The first book from Bonsai4me/Harry Harrington is back in print!
216 full colour pages containing articles, progression series and images exclusive to the book.
Page 1 of 3:
Ligustrum ovalifolium or Common Privet is very frequently found growing in suburban gardens around the UK as a hedging plant. A very fast growing, robust tree, Privet forms a strong and very densely-leaved hedge in almost any soil or light condition.
As bonsai they make excellent material being extremely robust, very receptive to most bonsai techniques and almost impossible to kill! (For a full species guide at Bonsai4me.com, please visit here )
If there is one problem with Privet as a species is that it is very slow to put on new wood and as with some other fast-growing tree species, specimens purchased as nursery material can take many years to produce a thick trunk. Fortunately, as Privet are so common as hedging plants and so easy to collect, there are often opportunities to obtain older material with thick trunks from old hedges.
The 40 year old Privet hedge
The subject of this particular article is a 40 year old Privet hedge growing in Surrey, England. The owner wanted to remove the hedge from the boundary of his garden and offered me the opportunity to dig it up so I could use the material for bonsai.
As can be seen in the image above, despite its age, the hedge consisted of a number relatively thin (5cm-10cm diameter) trunks that had been maintained for many years at a height of around 2metres in height.
Whilst in themselves these trunks were not particularly -inspiring, the best part of the material would be found just under the surface of the soil. Where each privet had issued a number of trunks (or shoots) above ground over the years, these multiple-trunks would have created one large, connected trunk base.
The author collecting a large root-connected privet that can be seen in depth, later in this article
With the help of fellow enthusiast Francis Consunji-Chan, we began to dig the hedge. This was a particularly easy dig; the ground soil consisted of peat and garden compost and was only around 30cm deep, in a garden bed created on top of what appeared to be a layer of asphalt. In turn, the shallow soil meant that each Privet was also very shallow-rooted.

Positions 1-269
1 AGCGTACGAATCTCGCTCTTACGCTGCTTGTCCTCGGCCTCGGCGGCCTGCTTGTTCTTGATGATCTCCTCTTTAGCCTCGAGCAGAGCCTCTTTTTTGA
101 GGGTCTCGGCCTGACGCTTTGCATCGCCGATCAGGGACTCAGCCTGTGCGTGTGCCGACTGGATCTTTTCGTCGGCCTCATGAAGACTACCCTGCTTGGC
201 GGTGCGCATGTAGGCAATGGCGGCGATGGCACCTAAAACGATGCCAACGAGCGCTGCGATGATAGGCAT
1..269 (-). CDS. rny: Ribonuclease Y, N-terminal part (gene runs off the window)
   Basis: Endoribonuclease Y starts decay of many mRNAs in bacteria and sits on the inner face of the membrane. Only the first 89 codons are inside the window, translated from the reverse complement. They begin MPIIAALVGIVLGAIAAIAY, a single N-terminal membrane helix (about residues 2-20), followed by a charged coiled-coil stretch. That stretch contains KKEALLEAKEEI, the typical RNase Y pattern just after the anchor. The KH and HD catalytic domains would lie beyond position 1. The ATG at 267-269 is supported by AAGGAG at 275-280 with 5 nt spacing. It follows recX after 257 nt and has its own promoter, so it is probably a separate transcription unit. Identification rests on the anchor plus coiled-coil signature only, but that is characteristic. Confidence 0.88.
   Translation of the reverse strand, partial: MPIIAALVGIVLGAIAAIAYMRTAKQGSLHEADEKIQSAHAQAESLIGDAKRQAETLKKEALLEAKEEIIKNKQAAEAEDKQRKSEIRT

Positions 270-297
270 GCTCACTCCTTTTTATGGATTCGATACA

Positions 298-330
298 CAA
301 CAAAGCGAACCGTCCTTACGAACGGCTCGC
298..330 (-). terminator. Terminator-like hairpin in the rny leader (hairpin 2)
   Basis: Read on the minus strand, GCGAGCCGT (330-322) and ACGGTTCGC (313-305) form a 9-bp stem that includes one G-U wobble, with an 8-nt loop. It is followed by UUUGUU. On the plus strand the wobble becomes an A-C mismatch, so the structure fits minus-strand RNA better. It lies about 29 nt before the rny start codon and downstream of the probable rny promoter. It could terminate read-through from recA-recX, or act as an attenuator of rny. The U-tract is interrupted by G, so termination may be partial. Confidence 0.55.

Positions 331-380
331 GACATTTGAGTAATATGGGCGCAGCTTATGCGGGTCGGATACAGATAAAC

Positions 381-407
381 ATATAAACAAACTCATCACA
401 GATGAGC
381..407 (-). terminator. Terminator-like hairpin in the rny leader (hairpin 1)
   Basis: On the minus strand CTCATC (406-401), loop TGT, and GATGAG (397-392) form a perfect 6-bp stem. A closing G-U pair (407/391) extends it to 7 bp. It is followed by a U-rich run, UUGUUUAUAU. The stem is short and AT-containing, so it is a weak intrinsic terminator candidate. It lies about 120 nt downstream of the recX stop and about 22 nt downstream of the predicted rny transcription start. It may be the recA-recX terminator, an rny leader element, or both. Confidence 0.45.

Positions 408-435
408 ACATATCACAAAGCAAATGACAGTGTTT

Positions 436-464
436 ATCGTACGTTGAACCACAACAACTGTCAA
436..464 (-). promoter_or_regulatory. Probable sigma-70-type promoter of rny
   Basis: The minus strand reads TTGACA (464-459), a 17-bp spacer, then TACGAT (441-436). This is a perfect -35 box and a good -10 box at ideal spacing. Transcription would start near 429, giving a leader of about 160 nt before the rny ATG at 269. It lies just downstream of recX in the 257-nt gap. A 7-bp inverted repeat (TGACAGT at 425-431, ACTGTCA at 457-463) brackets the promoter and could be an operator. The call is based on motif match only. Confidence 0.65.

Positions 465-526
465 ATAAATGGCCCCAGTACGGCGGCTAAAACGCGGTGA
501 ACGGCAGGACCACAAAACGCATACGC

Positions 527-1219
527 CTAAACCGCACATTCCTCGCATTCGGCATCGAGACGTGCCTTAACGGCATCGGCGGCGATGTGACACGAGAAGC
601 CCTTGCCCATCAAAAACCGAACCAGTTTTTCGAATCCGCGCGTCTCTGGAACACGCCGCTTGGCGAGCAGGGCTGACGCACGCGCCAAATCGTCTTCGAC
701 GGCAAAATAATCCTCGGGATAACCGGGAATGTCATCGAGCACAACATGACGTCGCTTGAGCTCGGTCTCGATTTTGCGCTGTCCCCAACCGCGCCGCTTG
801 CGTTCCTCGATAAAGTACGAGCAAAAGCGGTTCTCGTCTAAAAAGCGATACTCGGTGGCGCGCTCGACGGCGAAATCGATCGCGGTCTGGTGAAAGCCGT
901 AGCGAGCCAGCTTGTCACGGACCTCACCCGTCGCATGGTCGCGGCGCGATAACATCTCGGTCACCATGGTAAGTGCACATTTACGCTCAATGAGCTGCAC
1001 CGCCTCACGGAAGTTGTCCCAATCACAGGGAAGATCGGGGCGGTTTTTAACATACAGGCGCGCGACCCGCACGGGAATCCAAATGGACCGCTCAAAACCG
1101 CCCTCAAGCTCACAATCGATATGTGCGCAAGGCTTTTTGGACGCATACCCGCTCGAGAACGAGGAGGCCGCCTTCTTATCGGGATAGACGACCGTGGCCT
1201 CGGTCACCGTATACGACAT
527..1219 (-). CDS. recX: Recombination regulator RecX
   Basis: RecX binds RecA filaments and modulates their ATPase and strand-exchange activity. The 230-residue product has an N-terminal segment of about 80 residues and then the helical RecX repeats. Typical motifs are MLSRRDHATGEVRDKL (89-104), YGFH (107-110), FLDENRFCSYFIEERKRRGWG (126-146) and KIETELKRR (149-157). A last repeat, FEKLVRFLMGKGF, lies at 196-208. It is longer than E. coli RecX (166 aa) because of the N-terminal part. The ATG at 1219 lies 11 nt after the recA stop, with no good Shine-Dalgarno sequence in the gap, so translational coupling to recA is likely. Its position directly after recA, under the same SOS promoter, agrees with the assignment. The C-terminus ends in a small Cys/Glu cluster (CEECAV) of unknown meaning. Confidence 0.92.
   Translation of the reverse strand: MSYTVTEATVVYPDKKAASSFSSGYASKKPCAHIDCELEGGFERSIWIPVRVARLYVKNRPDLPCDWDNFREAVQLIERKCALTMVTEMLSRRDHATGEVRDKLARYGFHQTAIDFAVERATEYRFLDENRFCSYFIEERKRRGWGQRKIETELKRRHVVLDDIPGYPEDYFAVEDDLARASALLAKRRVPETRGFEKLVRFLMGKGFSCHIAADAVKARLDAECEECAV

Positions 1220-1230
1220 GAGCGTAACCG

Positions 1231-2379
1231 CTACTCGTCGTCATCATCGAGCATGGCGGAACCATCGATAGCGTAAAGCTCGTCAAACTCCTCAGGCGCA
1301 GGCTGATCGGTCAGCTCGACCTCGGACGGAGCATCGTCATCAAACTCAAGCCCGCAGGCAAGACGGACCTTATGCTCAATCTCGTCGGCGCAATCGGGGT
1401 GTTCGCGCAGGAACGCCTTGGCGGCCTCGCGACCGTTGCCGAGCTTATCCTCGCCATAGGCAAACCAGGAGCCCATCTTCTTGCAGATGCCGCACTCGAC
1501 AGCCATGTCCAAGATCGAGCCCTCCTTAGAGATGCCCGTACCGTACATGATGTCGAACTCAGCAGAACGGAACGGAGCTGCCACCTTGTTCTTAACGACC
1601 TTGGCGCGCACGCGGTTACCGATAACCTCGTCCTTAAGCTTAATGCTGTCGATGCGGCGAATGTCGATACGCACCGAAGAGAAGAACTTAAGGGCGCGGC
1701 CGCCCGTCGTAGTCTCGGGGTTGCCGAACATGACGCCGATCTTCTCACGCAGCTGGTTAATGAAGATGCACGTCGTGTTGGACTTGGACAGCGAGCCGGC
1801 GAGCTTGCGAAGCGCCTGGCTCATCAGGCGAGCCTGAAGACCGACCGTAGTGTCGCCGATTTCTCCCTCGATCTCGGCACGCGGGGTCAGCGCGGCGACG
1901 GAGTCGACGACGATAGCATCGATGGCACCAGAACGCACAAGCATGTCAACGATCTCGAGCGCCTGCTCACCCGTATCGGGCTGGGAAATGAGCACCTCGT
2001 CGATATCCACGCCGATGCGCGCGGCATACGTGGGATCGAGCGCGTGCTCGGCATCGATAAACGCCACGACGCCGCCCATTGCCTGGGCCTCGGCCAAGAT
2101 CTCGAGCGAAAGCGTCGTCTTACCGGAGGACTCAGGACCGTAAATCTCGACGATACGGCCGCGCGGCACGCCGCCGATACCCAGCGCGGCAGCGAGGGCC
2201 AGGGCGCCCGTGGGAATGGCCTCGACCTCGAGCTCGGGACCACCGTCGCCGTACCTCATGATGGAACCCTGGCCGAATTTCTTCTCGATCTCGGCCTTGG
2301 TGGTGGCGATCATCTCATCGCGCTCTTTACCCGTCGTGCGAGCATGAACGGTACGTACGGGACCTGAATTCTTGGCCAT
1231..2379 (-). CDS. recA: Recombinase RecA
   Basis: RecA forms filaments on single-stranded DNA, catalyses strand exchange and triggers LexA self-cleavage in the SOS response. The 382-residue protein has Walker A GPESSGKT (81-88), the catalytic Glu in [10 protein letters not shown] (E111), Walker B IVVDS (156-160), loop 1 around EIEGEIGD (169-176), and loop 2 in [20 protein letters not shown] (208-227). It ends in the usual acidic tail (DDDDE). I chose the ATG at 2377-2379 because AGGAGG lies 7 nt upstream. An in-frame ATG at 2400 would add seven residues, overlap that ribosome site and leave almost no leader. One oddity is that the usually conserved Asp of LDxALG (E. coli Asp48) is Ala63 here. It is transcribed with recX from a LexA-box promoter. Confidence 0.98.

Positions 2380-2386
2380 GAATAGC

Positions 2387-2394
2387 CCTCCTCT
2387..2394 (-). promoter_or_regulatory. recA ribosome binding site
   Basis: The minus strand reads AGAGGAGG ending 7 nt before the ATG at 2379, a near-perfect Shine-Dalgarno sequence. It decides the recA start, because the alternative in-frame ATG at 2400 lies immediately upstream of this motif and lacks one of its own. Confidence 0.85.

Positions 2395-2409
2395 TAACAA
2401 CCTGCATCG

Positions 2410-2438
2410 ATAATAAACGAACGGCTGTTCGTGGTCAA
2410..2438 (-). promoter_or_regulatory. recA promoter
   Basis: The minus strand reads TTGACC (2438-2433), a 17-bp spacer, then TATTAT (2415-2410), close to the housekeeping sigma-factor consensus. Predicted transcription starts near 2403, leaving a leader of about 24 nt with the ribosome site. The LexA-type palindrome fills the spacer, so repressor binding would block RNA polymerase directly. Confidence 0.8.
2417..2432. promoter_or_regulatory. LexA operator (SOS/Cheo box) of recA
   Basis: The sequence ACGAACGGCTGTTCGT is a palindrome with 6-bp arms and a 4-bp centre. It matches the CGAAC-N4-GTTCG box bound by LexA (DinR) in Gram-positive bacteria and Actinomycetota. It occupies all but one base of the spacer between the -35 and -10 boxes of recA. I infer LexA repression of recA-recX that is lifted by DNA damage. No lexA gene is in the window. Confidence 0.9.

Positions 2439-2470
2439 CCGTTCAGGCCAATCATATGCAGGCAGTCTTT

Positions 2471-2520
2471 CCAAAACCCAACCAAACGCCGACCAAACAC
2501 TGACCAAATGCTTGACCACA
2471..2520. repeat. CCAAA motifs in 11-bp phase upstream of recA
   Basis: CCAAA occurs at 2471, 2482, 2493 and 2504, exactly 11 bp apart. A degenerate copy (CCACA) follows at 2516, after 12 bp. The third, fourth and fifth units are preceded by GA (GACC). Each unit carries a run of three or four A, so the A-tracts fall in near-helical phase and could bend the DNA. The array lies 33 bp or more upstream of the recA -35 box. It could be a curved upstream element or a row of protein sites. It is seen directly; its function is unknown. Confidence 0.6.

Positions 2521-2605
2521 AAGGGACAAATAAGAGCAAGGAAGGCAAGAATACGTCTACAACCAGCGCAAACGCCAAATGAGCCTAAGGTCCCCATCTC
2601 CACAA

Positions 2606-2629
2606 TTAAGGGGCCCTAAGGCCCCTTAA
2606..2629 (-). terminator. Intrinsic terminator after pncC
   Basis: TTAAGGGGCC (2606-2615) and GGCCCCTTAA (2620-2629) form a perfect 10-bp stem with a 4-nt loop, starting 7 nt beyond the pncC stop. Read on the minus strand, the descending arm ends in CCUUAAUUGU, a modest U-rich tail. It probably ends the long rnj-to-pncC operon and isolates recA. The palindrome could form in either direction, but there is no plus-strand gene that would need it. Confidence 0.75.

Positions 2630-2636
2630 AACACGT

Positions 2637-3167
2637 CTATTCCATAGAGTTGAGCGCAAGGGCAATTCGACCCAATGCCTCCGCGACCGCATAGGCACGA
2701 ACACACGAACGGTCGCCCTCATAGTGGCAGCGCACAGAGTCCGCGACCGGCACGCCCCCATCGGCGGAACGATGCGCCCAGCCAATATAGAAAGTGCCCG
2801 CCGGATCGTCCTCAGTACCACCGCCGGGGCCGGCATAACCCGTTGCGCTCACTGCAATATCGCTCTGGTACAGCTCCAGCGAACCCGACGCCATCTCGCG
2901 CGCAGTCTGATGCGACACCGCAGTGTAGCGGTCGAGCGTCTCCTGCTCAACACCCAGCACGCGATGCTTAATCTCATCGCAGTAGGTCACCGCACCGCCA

Digging up a Privet simply required cutting a circle into the soil around each tree with a spade, severing any roots that grew much more than a 30-50cm outside the circumference of the stump. With these anchoring roots removed, each stump could be lifted out of the ground, one-by-one.
Smaller Privet trunks we had collected, each with trunkbases of around 10cm-15cm in diameter
As we dug up the trees, we removed all growth that would not be used for bonsai (adhering to the general rule that the height of the trees as bonsai would not be more than around 6-8 times that of the trunk diameter. A trunk with a 10cm diameter could therefore be safely reduced to around 60cm in height without consideration of the final design of the tree as a bonsai). Reducing the height of each stump immediately made transporting the Privet home considerably easier.
Two large privet, ideal for 'raft' or clump-style bonsai
We were very lucky to collect two very large (50+cm wide) trunkbases, each consisting of many smaller trunks. Unfortunately, many of the other trees had rotted at their bases over the years and came apart as we lifted them but in total we collected nearly 25 stumps and trunks in just under 90 minutes.
As has already been described, Privet are an extremely robust species and the amount of care required to collect them successfully is minimal. And so, these trees were bagged up in plastic to keep the roots relatively moist and intact during their journey home and then loaded into our cars.
Please note that this article illustrates the methods used to successfully collect Privet/Ligustrum specifically and not the majority of tree species that require a much higher level of care in order to survive the trauma of collection.
The Privet hedge, having been dug up, chopped down in height and bagged up for its journey home
Once home, the bagged-up trees were unloaded and it was then necessary to leave the roots to soak in water until they could be potted up.
The roots of each tree had been left in ground-soil prior to bagging-up to keep the roots from drying out while in transit
The smaller Privets soaking in tubs of water
Potting up so many trees would take many hours of work; each tree would need to be bare-rooted to remove all of the ground-soil and then the roots reduced prior to being planted into a pot.
To stop the roots drying out and to help remove the ground-soil, the trees were placed in tubs of water where they could be left to soak for anything up to a week. I have found that in fact soaking newly collected Privet in water for at least 24 hours is hugely beneficial to their recovery.
Unwrapping the large Privet raft
However, the large root-connected raft Privet was too large for me to soak in water and required potting up immediately. Above, the root ball of the tree can be seen after I have started to remove the ground soil with a chopstick.
Privet have a tendency to issue a number of thick 'tap-roots' into the ground as well as much finer root growth up to the level of surface of the ground-soil. As Privet are capable of surviving with barely any roots after collection, I prefer to remove any thick roots immediately after collection, leaving the tree to survive on the fine feeders roots surrounding the trunk base.
Removal of these thick roots allows the trees to be planted into much smaller containers and avoids the difficulties of removing very thick roots when the tree has been styled and is ready for planting into a bonsai pot.
The Privet raft being potted up